Want to know how to spatchcock a chicken? Here’s how to do it like an expert for perfect roasted or baked chicken every time!
Spatchcock is a brilliant thing to do if you’re roasting poultry and let’s admit, it’s an all-around hilarious word.
It’s actually hilarious enough that I was once startled when I opened my mailbox—a few weeks post girls night—to find I’d ordered a golden nameplate necklace that says it. Let me say, I absolutely love it and sober me giggles knowing wine soaked me thought daytime me would get a laugh from it. No regrets.
What Does it Mean to Spatchcock a Chicken?
In the much more serious culinary sense, knowing how to spatchcock a chicken is a great cooking hack. It also could not be easier and it’s a really smart thing to try next time you’re baking or roasting chicken. Essentially, it means to remove the backbone from a bird, then opening it up like a book so it can lay flat while cooking.
Why would you do this? Every home cook needs this tip. It cuts down on your cooking time, helps keep the meat from drying out, it’s a dream if you’re a fan of sheet pan recipes, or like me, tend to roast things in the not-so-roomy toaster oven.
Items You May Need
Step-By-Step: How to Spatchcock a Chicken
The method is about as simple as can be. Here’s how to spatchcock a chicken:
You’ll need paper towels, kitchen shears or a very sharp, a heavy chef’s knife and a cutting board. To be completely honest, this method can also require a bit of strength, so get those muscles ready.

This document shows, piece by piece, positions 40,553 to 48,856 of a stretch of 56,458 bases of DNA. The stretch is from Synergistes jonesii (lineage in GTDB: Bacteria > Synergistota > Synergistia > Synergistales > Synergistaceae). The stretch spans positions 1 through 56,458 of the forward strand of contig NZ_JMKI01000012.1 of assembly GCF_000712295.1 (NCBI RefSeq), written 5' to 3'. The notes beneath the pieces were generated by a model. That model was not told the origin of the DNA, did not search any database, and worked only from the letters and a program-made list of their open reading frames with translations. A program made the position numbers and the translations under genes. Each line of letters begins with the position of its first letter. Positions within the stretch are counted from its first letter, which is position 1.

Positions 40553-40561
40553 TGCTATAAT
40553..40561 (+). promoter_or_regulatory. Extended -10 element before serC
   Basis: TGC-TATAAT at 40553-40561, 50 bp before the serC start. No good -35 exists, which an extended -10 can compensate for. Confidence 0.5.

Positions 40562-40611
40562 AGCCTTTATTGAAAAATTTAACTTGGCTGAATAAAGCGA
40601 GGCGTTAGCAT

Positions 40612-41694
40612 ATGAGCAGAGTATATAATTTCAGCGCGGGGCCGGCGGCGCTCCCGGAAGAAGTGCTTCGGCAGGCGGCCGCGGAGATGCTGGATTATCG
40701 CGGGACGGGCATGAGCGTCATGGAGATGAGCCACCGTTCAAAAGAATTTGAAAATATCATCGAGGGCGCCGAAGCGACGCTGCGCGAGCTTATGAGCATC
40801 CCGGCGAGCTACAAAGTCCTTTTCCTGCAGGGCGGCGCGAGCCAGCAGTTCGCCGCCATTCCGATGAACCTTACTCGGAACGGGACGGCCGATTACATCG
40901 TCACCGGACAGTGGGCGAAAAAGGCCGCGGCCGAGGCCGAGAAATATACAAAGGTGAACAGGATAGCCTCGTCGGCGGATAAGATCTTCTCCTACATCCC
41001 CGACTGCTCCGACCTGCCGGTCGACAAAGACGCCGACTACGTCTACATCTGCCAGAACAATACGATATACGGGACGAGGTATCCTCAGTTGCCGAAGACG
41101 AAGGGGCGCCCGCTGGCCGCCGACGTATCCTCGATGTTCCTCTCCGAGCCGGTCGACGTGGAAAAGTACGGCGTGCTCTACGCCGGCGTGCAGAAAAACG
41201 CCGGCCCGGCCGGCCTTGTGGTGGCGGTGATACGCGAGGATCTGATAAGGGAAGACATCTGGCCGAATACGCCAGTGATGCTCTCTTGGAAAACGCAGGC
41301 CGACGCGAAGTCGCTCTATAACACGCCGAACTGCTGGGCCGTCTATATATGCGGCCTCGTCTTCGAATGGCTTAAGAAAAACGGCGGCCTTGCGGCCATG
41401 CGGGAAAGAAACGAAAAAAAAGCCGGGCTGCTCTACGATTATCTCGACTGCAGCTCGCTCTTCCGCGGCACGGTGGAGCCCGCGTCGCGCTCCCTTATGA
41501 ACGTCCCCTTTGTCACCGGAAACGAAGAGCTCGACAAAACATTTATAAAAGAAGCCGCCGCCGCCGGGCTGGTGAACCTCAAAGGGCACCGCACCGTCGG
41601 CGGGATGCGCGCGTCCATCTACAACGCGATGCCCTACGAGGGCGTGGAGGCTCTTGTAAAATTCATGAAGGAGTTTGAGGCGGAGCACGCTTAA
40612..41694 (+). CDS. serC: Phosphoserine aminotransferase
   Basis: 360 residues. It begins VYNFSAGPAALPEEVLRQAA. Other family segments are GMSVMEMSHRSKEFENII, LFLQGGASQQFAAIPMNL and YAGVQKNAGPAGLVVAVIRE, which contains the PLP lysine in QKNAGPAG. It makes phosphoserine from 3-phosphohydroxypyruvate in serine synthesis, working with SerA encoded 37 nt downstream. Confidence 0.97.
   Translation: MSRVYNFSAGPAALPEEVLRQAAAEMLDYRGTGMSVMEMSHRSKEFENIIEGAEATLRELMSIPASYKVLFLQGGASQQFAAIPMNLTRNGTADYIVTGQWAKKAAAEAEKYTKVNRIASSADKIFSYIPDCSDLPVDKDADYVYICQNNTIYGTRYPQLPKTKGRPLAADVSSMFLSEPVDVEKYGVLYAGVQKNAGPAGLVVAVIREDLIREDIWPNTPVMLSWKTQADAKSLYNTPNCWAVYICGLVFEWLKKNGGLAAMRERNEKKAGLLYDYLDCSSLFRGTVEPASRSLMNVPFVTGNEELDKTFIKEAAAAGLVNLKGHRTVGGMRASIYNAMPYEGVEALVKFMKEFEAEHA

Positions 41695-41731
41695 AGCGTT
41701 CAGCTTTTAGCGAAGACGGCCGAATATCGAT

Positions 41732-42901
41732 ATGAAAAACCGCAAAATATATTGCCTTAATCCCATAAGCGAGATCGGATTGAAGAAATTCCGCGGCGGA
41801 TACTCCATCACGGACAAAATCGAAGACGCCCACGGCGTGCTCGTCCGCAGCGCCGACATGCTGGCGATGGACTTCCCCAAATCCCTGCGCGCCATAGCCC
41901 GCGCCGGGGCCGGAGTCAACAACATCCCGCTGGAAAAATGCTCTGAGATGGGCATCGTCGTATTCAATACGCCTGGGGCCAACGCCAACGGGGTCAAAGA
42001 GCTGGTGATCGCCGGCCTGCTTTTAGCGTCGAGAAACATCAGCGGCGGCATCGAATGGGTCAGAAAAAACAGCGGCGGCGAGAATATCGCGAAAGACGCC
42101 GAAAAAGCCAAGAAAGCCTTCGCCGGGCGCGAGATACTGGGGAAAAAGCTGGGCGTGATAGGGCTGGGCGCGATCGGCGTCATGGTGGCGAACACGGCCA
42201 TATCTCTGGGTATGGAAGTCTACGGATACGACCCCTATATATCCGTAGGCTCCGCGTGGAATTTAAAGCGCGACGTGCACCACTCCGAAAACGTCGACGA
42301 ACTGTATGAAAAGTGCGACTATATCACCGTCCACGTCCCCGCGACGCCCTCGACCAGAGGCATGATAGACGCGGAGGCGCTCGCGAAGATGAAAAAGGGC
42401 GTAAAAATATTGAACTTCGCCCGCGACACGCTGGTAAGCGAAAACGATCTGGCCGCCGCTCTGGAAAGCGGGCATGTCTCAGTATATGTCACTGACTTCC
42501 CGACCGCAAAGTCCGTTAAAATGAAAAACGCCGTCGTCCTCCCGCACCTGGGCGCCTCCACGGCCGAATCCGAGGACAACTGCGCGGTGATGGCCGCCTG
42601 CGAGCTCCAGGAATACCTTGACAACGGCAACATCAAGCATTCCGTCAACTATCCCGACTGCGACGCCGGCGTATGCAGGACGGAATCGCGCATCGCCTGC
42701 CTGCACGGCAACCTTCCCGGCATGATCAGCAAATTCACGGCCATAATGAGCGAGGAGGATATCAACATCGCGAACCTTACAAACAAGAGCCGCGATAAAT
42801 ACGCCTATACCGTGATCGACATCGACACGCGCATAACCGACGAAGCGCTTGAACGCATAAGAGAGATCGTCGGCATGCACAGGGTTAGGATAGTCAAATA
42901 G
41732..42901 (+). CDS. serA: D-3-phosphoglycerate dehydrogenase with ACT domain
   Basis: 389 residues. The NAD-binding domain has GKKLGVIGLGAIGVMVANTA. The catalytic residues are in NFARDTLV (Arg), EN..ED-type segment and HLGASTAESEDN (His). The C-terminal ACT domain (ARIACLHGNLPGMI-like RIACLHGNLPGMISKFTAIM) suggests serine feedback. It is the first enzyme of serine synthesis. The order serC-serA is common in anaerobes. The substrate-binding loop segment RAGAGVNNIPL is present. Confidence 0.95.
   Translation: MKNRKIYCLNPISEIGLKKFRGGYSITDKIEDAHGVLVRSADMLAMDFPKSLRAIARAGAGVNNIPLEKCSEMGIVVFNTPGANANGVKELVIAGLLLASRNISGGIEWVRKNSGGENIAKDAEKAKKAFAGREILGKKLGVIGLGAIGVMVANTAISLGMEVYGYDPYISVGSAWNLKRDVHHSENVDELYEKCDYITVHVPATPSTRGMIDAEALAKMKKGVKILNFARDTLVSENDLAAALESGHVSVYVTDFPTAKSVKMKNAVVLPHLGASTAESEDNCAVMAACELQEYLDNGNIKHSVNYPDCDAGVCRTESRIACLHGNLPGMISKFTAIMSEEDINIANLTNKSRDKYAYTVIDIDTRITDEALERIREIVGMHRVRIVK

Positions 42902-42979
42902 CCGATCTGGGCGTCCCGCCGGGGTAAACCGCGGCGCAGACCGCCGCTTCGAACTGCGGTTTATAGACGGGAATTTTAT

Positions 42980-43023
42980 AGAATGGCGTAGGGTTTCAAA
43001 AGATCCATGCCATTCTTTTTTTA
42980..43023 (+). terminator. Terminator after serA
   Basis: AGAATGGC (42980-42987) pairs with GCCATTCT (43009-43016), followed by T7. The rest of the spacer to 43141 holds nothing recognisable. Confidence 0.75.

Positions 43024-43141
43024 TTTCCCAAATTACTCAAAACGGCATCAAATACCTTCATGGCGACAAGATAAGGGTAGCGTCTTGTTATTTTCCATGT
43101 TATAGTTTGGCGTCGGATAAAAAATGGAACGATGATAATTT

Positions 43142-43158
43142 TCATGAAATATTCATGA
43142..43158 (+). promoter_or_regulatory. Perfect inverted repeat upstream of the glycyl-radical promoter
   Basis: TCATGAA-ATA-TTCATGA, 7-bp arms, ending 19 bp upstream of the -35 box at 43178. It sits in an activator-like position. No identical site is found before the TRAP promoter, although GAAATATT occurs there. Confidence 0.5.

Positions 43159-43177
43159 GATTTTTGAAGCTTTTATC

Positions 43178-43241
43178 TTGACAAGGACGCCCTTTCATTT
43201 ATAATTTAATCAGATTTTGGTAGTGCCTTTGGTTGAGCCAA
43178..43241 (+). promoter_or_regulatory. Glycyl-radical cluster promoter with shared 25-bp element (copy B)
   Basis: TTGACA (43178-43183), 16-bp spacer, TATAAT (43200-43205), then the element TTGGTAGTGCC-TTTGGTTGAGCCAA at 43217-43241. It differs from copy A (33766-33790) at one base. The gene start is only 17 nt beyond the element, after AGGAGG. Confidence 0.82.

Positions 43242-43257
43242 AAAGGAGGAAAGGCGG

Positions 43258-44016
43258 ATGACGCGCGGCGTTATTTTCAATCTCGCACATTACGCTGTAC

Prep the Chicken
To begin, make sure your hands are clean and dry. Take anything like giblets out of the cavity of the bird. Set those aside to make dirty rice or dressing, or discard. Pat your bird down with a paper towel and throw out the paper towels.
Remove the Spine
Next, identify the spine. Hopefully it’s pretty obvious, but if not, it runs the length of the bird and is attached to the ribs. There isn’t any meat over it.
To remove the spine with kitchen shears, place the bird spine side up on a cutting board. Get the shears about ¼ inch out from the spine and with a bit of force, cut through the ribs from the head to bottom. Repeat that step on the other side of the spine.
Definitely save that backbone to make chicken stock, either right away or you can freeze it for up to 2 months.
Flatten the Chicken
You should then arrange the bird skin-side up. Using your hands, spread it out until it is as flat as you can get it. You may need to smash down on the joint where the thighs meet the leg with the palm of your hand to help.
Alternatively, you can prop the chicken up as if it’s sitting and use a sharp knife to cut down through the ribs on both sides of the backbone, then open the bird up.
Now you know how to spatchcock a chicken!
How to Cook Spatchcocked Chicken
Once your bird is spatchcocked, it’s ready be roasted on a parchment-lined sheet pan.
Try coating it with butter, then season with salt and pepper. Arranging on top of large, torn pieces of day-old bread mixed with olive oil or melted butter, sage, chopped celery, and onion. Or place it on top of a single layer of sliced and salted potatoes or any root vegetables.
The possibilities are endless, and this method works for all poultry. Maybe you’ll like it so much that next year you’ll even try it with the Thanksgiving turkey.
What to Serve With Spatchcocked Chicken
Spatchcocked chicken is perfect for pairing with Mashed Potatoes, Cauliflower Au Gratin, or simple Roasted Brussels Sprouts. If you have a roomy sheet pan, you can roast vegetables alongside the chicken as it cooks.
Favorite Chicken Recipes
Air Fryer Chicken Drumsticks
Slow Cooker Crack Chicken
Creamy Crockpot Chicken
Chicken and Waffles